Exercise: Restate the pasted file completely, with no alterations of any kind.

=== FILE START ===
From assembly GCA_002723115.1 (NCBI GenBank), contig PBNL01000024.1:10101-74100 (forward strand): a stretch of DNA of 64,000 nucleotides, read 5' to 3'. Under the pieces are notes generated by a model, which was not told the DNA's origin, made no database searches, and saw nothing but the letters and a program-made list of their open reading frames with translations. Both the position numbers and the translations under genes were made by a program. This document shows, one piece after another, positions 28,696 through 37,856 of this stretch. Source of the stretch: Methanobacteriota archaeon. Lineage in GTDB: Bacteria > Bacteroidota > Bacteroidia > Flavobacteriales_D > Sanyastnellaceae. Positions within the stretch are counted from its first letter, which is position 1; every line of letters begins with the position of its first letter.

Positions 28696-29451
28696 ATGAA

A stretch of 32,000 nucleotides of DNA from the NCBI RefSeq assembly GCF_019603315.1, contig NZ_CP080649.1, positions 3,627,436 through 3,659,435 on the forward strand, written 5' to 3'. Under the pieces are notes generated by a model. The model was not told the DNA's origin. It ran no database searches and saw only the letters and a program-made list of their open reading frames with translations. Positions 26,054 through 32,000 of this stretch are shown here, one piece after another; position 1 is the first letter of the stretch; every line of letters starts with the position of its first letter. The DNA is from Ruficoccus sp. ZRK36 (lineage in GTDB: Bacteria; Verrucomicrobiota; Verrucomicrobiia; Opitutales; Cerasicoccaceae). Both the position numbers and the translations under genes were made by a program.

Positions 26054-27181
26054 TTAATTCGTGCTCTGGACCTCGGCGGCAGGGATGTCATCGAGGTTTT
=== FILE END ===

From assembly GCA_002723115.1 (NCBI GenBank), contig PBNL01000024.1:10101-74100 (forward strand): a stretch of DNA of 64,000 nucleotides, read 5' to 3'. Under the pieces are notes generated by a model, which was not told the DNA's origin, made no database searches, and saw nothing but the letters and a program-made list of their open reading frames with translations. Both the position numbers and the translations under genes were made by a program. This document shows, one piece after another, positions 28,696 through 37,856 of this stretch. Source of the stretch: Methanobacteriota archaeon. Lineage in GTDB: Bacteria > Bacteroidota > Bacteroidia > Flavobacteriales_D > Sanyastnellaceae. Positions within the stretch are counted from its first letter, which is position 1; every line of letters begins with the position of its first letter.

Positions 28696-29451
28696 ATGAA

A stretch of 32,000 nucleotides of DNA from the NCBI RefSeq assembly GCF_019603315.1, contig NZ_CP080649.1, positions 3,627,436 through 3,659,435 on the forward strand, written 5' to 3'. Under the pieces are notes generated by a model. The model was not told the DNA's origin. It ran no database searches and saw only the letters and a program-made list of their open reading frames with translations. Positions 26,054 through 32,000 of this stretch are shown here, one piece after another; position 1 is the first letter of the stretch; every line of letters starts with the position of its first letter. The DNA is from Ruficoccus sp. ZRK36 (lineage in GTDB: Bacteria; Verrucomicrobiota; Verrucomicrobiia; Opitutales; Cerasicoccaceae). Both the position numbers and the translations under genes were made by a program.

Positions 26054-27181
26054 TTAATTCGTGCTCTGGACCTCGGCGGCAGGGATGTCATCGAGGTTTT